You’d think they be running out of things to improve after thirty years, but to be fair, this is only Stuart Taylor’s third crack. You can actually see the schematics for the 2002 design on line at the Bryston website, but they haven’t been so generous yet with the new model, in case you were thinking of building your own.

So what are the features of the current design? Start with fully discreet components, carefully selected and tested, and then hand soldered using a proprietary quad-complementary topology. Bryston claims that this design virtually eliminates aggressive high harmonic distortion products, producing a sound akin to pure class A but with lower overall distortion levels and less heat. Each channel has its own power supply based on a massive toroidal transformer. Unusually, each unit is burned in and stress tested at the factory before shipping, and comes with a set of measurements to confirm it has tested within specs. The unit in front of me, SN 005021, measures better than spec on every measure.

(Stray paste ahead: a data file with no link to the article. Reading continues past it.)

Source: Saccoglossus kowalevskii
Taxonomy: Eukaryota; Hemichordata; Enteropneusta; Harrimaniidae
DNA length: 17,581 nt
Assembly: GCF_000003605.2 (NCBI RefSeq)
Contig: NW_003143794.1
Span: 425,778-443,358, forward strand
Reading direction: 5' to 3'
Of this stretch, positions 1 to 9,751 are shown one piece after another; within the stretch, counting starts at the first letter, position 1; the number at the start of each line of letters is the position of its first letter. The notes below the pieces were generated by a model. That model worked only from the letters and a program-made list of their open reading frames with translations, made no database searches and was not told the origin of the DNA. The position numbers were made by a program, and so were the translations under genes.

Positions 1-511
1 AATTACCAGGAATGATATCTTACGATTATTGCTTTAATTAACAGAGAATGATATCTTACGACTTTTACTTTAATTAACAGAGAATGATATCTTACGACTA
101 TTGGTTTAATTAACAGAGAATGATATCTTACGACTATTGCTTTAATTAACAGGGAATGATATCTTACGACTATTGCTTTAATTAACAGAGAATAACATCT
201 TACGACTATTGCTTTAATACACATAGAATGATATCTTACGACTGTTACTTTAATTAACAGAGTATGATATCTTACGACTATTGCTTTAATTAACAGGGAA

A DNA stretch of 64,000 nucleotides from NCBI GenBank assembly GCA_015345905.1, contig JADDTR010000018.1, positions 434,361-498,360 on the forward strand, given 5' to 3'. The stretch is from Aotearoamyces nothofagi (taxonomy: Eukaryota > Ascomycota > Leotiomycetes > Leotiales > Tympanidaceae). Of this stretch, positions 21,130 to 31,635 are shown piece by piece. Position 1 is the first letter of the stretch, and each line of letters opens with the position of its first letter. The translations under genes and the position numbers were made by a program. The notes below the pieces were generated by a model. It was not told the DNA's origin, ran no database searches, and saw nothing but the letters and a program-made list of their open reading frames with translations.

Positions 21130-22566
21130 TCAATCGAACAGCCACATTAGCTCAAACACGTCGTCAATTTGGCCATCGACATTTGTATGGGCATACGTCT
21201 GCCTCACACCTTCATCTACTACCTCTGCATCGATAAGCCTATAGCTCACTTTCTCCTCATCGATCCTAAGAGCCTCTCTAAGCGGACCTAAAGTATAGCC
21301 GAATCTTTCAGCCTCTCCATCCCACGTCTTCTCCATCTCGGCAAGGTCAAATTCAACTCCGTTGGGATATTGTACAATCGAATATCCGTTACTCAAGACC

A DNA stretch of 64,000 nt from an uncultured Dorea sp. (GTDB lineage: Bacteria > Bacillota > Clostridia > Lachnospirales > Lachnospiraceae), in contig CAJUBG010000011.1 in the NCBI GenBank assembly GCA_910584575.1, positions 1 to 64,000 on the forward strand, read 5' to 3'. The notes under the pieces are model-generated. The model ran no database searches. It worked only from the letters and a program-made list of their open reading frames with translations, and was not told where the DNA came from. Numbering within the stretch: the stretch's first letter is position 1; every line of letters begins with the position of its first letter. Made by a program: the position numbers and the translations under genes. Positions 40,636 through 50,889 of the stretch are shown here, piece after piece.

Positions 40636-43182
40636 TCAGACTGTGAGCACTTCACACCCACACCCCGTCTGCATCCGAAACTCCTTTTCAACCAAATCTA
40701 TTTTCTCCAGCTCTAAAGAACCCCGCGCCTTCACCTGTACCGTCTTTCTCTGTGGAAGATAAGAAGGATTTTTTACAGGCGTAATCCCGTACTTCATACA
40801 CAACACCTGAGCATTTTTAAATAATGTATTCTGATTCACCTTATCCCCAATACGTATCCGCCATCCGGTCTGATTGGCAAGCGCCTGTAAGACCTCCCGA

The Bryston 4B SST² has a power rating of 300 watts per channel into 8 ohms, 500 watts per channel into 4 ohms and 900 watts bridged into 8 ohms. It retails for $4550.

Never mind all the technical stuff. What really matters is how it sounds. I’ve had many amps through my listening room over the years, but the 4B SST² draws the least attention to itself of all I’ve tested. It just disappears and adds nothing of its own to the music. No hiss, no hum, no distortion, no peaks or valleys in the frequency response that I could detect. It makes for a rather dull review I’m afraid, but the music isn’t dull. When there’s sparkle in the recording, you’ll hear it, when there are 100 instruments playing at once, you’ll hear each one in its rightful position. Best of all is the overall sense of ease, that the amp is not breaking a sweat when you put the pedal to the metal. Music should just flow effortlessly like it does live.